Though the art is mostly done with chalk, many clients never remove it.
“Most of the stuff I do, people never erase, so it’s almost like the art that I do is illustrations I’m painting or drawing. I consider it hand-lettering and illustrations,” said Sandfer.
Sandfer’s work with illustrations is a deep-rooted passion, which sometimes helps her calm herself through all her busy work projects. At times she needs to step away from her work and just draw and do something creative.
“Really, a true joy to me is to get artists together and put on an event,” said Sandfer.
For example, she has done events such as the one she was a part of at the Hibbleton Art Gallery in Fullerton. It was a show curated with zine artists for the Scribbles and Scrawls event at the Hibbleton Art Gallery in Fullerton. The whole show was based around writing and poetry. Sandfer created portraits of writers such as John Steinbeck.
Sandfer’s local connections have been very fruitful for her. In addition to working with the Hibbleton, Sandfer also does work with the Fullerton Museum Center, teaching classes in chalk art and screen printing.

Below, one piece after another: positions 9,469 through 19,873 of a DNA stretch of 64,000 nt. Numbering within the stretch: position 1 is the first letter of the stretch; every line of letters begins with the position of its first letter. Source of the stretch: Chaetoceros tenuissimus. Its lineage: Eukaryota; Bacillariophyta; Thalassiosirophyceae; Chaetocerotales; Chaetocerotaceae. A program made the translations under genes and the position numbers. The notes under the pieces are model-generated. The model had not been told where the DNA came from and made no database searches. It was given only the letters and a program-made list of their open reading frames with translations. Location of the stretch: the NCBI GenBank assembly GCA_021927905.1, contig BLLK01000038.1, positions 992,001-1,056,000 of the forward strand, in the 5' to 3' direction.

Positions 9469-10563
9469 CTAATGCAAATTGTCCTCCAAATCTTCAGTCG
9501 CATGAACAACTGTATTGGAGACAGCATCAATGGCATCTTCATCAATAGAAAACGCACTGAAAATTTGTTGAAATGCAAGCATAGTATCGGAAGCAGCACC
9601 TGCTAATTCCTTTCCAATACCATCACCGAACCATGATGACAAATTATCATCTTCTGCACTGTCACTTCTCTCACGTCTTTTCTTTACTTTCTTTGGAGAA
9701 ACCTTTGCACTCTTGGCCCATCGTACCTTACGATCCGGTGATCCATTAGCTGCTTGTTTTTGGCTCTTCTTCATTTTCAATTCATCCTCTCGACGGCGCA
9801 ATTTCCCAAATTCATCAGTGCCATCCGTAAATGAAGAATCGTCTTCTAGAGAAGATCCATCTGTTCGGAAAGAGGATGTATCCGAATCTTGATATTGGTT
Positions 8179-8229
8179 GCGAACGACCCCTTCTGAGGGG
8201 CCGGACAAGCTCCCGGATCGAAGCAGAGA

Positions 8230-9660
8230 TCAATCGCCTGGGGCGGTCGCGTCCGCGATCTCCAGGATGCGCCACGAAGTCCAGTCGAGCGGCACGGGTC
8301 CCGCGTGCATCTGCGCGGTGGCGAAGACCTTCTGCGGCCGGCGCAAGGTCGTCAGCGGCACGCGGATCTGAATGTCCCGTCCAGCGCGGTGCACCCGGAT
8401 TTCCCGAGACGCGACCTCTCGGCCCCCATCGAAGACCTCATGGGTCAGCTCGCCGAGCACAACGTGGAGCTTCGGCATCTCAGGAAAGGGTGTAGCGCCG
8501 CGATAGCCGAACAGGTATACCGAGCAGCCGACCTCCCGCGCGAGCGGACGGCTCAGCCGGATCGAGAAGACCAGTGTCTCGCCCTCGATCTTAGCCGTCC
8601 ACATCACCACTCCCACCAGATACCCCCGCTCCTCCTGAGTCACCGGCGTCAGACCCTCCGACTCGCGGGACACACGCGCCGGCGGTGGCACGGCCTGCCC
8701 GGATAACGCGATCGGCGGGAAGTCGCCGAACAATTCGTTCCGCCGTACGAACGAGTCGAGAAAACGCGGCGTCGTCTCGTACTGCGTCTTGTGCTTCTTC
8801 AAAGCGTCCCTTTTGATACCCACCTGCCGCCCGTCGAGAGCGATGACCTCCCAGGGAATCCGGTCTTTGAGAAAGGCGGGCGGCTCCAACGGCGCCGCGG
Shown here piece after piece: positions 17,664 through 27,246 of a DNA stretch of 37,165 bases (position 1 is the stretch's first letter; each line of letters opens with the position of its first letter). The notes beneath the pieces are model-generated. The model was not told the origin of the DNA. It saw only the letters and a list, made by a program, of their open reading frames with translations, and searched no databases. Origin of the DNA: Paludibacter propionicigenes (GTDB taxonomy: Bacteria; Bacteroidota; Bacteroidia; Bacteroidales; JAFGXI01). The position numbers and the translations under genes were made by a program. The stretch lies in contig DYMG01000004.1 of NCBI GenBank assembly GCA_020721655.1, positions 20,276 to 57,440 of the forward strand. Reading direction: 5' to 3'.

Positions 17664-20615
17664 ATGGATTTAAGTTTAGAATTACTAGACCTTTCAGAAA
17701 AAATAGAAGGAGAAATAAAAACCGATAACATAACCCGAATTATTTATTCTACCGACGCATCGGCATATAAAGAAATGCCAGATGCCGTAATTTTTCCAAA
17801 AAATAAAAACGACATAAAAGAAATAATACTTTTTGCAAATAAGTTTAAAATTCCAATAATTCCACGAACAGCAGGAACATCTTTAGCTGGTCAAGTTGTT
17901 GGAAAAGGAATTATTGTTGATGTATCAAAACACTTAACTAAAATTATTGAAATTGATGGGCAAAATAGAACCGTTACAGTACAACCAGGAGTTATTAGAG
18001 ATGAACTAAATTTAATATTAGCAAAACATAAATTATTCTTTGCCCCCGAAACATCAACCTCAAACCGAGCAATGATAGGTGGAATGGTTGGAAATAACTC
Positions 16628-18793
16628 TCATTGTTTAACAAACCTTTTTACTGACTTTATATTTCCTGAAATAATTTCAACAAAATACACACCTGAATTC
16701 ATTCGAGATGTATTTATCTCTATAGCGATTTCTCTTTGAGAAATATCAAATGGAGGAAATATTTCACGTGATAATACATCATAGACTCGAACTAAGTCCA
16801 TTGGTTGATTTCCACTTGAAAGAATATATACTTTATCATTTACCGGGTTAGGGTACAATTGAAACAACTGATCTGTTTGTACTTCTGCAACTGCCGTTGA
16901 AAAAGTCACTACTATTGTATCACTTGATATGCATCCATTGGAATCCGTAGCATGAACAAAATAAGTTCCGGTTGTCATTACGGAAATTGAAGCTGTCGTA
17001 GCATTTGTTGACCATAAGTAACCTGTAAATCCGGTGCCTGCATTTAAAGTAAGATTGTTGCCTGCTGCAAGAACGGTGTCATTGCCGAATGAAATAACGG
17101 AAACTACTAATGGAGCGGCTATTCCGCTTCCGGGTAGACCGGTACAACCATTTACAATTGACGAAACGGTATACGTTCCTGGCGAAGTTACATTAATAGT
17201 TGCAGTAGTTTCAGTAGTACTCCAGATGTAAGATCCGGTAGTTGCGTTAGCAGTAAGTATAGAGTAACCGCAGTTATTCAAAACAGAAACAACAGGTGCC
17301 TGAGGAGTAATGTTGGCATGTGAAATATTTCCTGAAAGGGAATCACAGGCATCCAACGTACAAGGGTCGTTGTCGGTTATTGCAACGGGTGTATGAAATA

Fullerton was also where she first got her start as a graphic design artist while working for Kneadle Design Studios. She has credited the company’s owners for being great mentors. She was their first employee and lead graphic designer for two years before leaving the company when she got married and had her son.
Everything from her background in multiple disciplines to her connections with local companies helped her grow a business.
Sandfer’s training in advertising comes from her degree from California State University of Fullerton, but her graphic design background comes from Fullerton College.
While working on her advertising degree at CSUF, she decided that she really liked the graphic design part of advertising, so she enrolled in courses with Richard McMillan from the Fullerton College Art Department.
“Part of the reason I wanted to be a graphic designer was because of him. I learned a lot. He was very smart and hands on. That class meant more to me than all the time I spent there [at CSUF],” said Sandfer.
After graduating from CSUF and leaving classes at Fullerton College, Sandfer went on to polish her skills at the Fashion Institute of Design and Merchandising.
“I tell designers, ‘You do not have to go to a four-year college. You can go to Fullerton College, you can go to OCC, just get the training. And if you still think you want to be a graphic designer and hang through that, maybe go to a specialty school,'” said Sandfer.
Sandfer’s experience helps her communicate with her clients in all aspects of their business’ identity.
“It was all very backwards, but now I really benefit from it,” she said.
She can be what an entire advertising or marketing department would be in a large company for a small local business.
“A lot of people don’t do it, but for me it’s easy. It’s hard to find someone who does so much because it’s very artistic and it’s hard to find a blend of someone that’s organized, professional and artistic,” said Sandfer.